Aldila Rogue Elite Shaft Review

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50 Words or Less

The Aldila Rogue Elite shaft series uses their Tru-Fit System to optimize fit for more players and is designed to be firmer with lower torque, more stability, and some counterbalance.

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Introduction

Aldila struck gold when they launched the original Rogue shaft.  That success resulted in a lot of demand from amateurs wanting to be like Jordan.  Unfortunately, not everyone has the swing for the Rogue so Aldila delivered the Rogue Elite series.  The Rogue Elite shafts are a little more user friendly and provide options for a range of different swings.

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Looks

The only major differentiation in the looks of the Aldila Rogue Elite shafts comes in the colors.  Each shaft has the signature Aldila circuit board graphic and either a green, blue, or orange paint job.  Those familiar with the Tour Blue/Green shafts will find these similar, but the Rogue Elite has a glossy finish.

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Feel

All three of the Aldila Rogue Elite shafts have significantly different feels.  Players familiar with the Aldila Tour Blue and Green shafts that want a touch more “firmness” will find good matches in the Rogue Elite equivalents.  I don’t have any experience with the Tour Red, but I imagine the Rogue Elite Orange will be similar.

The Rogue Elite shafts have very similar feels to their Tour equivalents.  The Rogue Elite Green has a more solid feel that’s better for aggressive swings.  Players with smoother swings will get along better with the softer feeling Rogue Elite Blue shaft.  I struggled with the Orange.  I thought the Orange felt better than the Blue but was also on the softer side.

Aldila counterbalanced the Rogue Elite shafts to better fit the weights of modern drivers.  Other shafts in the market have done this, and I’ve found the difference to be more noticeable in those other shafts.  The counterbalance was not as noticeable to me in the Rogue Elite shafts, which may be a good thing based on your personal preferences.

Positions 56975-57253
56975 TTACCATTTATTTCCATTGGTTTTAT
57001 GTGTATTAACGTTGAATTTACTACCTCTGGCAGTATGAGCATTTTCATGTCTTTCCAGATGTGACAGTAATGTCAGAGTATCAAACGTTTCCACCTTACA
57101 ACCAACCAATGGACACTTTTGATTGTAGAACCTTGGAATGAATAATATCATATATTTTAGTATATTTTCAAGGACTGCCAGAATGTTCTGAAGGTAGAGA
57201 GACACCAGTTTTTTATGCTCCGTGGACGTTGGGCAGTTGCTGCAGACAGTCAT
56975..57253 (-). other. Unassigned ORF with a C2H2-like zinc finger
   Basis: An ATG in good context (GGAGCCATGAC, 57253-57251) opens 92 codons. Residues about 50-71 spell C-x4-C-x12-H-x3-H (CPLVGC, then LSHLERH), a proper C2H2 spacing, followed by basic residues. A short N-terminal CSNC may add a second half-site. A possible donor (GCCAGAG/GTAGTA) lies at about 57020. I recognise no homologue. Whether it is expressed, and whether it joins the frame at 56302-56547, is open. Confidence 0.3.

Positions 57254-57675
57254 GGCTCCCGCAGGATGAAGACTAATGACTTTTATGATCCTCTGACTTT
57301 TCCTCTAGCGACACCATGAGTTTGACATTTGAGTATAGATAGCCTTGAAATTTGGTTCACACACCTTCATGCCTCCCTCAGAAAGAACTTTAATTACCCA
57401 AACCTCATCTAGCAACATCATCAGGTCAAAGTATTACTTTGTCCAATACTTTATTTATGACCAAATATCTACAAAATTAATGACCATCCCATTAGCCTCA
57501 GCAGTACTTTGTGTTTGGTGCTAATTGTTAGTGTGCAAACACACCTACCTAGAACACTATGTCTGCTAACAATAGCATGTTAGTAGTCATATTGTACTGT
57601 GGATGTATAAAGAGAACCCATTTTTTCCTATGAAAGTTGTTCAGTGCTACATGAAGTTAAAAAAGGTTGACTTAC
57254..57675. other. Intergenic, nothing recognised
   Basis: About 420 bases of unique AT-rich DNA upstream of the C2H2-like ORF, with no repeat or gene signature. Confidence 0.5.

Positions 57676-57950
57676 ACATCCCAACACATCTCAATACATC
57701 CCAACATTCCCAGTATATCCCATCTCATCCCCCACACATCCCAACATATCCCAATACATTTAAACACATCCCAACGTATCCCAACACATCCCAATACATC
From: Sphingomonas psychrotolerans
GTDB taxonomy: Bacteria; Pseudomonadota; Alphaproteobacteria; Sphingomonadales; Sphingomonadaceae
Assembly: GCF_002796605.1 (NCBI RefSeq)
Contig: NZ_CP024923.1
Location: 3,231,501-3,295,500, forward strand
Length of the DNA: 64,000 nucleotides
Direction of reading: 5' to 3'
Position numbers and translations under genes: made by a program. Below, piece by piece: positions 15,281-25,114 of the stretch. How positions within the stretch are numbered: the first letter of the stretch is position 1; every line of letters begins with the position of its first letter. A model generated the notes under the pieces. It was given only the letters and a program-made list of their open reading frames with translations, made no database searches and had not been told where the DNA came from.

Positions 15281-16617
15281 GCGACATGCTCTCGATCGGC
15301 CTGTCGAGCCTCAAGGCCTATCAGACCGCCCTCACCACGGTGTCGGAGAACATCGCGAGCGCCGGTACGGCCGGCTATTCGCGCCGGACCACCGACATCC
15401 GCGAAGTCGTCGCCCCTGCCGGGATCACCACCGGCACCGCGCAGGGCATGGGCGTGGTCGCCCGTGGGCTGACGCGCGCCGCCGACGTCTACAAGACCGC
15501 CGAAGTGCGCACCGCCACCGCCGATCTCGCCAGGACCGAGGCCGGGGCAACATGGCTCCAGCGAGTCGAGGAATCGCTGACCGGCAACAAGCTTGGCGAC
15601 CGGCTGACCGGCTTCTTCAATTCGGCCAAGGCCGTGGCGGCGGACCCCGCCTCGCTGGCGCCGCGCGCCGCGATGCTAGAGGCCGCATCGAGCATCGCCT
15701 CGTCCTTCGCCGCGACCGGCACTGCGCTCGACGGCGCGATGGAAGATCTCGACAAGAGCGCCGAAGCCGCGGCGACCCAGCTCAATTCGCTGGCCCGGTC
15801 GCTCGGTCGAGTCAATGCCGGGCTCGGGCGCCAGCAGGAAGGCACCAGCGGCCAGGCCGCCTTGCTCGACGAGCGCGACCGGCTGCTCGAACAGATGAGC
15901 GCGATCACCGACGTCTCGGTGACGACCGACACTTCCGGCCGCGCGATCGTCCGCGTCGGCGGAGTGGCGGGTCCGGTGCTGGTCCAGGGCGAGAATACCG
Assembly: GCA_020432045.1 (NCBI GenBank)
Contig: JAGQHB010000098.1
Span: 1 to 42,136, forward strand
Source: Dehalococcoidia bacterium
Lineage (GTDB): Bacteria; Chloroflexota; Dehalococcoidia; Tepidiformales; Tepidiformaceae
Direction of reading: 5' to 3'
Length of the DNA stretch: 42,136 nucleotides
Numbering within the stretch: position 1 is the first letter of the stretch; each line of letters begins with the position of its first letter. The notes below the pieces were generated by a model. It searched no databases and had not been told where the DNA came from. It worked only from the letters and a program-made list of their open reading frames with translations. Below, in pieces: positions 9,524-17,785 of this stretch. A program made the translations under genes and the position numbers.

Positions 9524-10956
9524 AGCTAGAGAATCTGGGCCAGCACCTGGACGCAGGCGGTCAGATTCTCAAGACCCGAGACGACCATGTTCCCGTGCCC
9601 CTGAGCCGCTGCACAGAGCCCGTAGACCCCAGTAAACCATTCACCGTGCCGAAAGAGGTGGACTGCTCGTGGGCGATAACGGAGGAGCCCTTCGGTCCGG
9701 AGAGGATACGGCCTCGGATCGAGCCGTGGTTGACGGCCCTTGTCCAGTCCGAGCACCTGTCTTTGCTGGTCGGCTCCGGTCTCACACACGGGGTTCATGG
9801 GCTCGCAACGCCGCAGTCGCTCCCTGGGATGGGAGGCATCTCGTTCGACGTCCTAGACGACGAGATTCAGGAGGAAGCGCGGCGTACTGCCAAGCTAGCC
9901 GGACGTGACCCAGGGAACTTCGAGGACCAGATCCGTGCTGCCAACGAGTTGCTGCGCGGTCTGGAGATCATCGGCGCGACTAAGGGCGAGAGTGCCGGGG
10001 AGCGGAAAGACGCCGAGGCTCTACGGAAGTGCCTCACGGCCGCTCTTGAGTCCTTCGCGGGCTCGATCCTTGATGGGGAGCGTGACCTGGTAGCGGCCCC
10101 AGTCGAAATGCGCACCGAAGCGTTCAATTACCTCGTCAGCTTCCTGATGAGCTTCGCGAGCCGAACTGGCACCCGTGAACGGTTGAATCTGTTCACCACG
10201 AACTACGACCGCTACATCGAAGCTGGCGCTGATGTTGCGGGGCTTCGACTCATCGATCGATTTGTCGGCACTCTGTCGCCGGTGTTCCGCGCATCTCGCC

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Performance

Again, it’s important to remember that the three Rogue Elite shafts are going to be very different for each golfer.  My comfort zone was definitely in the Rogue Elite Green, so I had much better performance numbers.  I was able to make full, aggressive swings that felt under control and resulted in low to mid launching ball flights as advertised.  With the Blue and Orange, I simply wasn’t a good fit and my data proves it.  Players with smoother swings will find it easier to launch the ball for more carry with both these two shafts.

If selecting the right shaft for you seems daunting, Aldila has tried to make it easier.  The Aldila Tru-Fit System is designed to provide “digitally measured flex zones to identify tip, mid and butt flex” to help golfers pinpoint the exact specifications that are more optimized for their swing.  Of course you have to have some self-awareness of your own swing to know what you need.  While useful, the Tru-Fit system is not a replacement for a fitting from a professional like Club Champion.

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Conclusion

The Aldila Rogue Elite shafts may not be the same as the original Rogue, but they’re still solid shafts.  Fans of the Aldila Tour shafts that want something a little more upscale will be good candidates for the new Rogue Elites.  Yes, Aldila has made efforts to make shaft selection easier, but as we always preach: you still need to go get properly fit.  Understanding your swing is imperative in selecting the right Aldila Rogue Elite shaft for your game.

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Bill Bush

Co-Founder, Director of Technology at PluggedInGolf.com
Bill is a true golf gear nerd by definition who loves making custom club creations in his garage with tools like sledge hammers, blow torches, and his bare hands. When Bill isn't working on PluggedInGolf.com, or in the garage, he is a technology manager living in the Chicago suburbs with his wife and kids. Bill plays Scott Readman Concepts putters and accessories.

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6 Comments

  1. Andy Greenwald